AX: And possibly not even be in optimal shape to do things like being part of a ship’s crew.
CAMPBELL: Yeah, exactly.
AX: Probably easier to act than to be a sailor.
CAMPBELL: Easier physically. In some ways, it’s more difficult to act. It can be really dreadfully boring sometimes [laughs]. I mean, when you’re on the grind of a network show for twenty-two, twenty-four episodes for nine-plus months of the year, twelve-hour days, five days a week, not ever much seeing the sun, it can really take a lot out of you, but it’s a different kind of taxing.
AX: Does anything that you do on ship or feel on ship come in useful when you’re acting?
CAMPBELL: Yes. Being at sea and part of a crew on a sailing ship has helped me to be much, much more comfortable in my own skin and that is an absolute blessing in terms of acting. In fact, I did the pilot [for THE KILLING], then went off to be on a boat, until I found out we’d got picked up. So I was on the ship for five months and then I hopped off the ship to come back to shoot the series. I’ll go back to the ship when we’re done shooting in April for the last two, two-and-a-half months of the voyage. It’s the same ship, same people [that Campbell sailed with before]. They knew that I had the possibility of a show being picked up and so I just left when I had to.
AX: You had a somewhat similar situation with THE 4400, although there you were at sea for fourteen months and then came back to the show. Speaking of THE 4400, were you happy with the way that series ended?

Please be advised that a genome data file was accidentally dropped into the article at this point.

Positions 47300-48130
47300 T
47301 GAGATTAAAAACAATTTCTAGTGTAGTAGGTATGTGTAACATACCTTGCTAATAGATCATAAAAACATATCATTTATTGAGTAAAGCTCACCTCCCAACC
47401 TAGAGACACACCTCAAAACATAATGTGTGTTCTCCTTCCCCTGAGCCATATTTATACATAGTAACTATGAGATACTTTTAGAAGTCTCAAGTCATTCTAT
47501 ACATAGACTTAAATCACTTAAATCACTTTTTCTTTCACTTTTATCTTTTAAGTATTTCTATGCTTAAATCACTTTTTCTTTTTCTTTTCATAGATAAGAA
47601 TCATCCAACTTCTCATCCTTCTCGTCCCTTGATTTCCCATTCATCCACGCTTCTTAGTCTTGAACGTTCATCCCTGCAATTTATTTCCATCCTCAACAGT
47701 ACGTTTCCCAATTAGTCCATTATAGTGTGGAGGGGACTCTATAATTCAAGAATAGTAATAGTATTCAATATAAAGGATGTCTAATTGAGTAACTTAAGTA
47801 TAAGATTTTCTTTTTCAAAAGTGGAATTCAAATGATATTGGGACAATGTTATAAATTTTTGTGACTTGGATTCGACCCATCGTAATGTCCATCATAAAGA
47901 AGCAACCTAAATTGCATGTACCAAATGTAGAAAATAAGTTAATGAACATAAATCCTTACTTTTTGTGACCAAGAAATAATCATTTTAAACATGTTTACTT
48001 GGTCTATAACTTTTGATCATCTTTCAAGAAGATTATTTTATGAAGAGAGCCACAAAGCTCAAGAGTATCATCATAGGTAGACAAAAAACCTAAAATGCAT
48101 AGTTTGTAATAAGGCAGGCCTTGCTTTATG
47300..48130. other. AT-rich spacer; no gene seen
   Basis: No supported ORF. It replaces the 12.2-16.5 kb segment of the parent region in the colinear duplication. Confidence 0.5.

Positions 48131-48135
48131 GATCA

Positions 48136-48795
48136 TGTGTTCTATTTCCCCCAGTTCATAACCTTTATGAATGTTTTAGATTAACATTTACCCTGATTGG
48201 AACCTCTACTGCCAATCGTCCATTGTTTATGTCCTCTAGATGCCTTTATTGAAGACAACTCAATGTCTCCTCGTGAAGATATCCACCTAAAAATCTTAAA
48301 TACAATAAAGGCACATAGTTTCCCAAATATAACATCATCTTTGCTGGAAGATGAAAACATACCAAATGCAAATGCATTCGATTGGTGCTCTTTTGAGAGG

CAMPBELL: I was. We all were sort of wanting to go on with the show and kind of see what happened. So I thought they did as well as they could with the ending, given that the rug was pulled out from under them, but I would love to have seen a final season on THE 4400, for them to really resolve it in some way that was highly satisfactory.
AX: Do you feel like there’s anything that’s come along since that’s had the feel of THE 4400?
CAMPBELL: I don’t know. I can’t answer that, because I really don’t watch TV.
AX: Do you watch yourself in the projects you do?
CAMPBELL: I’ll definitely watch our show [THE KILLING].
AX: Is there anything that you feel THE KILLING is comparable to, in terms of its narrative, either other TV shows or films or literature?
CAMPBELL: Again, I really don’t watch anything, so I can’t say in terms of TV. In terms of literature, it feels kind of novelistic, but somewhere between a short story and a novel. Actually, SVU and LAW & ORDER and things like that, they’re more like short stories, and this is more like a novella. I think you’ll find each of the episodes incredibly satisfying, but at the same time, almost every week, your desire to know who it actually is gets ratcheted up another notch. Season One [takes place over the course of] just two weeks. It’s only the first thirteen days after the murder.
AX:And is there sort of a comfort zone working on AMC, knowing it’s likely they’ll keep THE KILLING on the air for the first thirteen episodes’ run, whatever happens?
CAMPBELL: You know, it feels that way to me. I think now that they have such a huge hit with THE WALKING DEAD and huge critical hits with MAD MEN and BREAKING BAD, I think that even if we didn’t do the numbers, they could probably well afford and might very well afford to drag us along and probably be loath to cancel us. There is a certain feeling of safety, I think, but that being said, you never know. Stranger things have happened. There’s no way we won’t see the rest of Season One. I’d stake my life on that.
AX: Is there anything else we should know about THE KILLING or your career overall?
CAMPBELL: I’m very grateful for both THE KILLING and my career.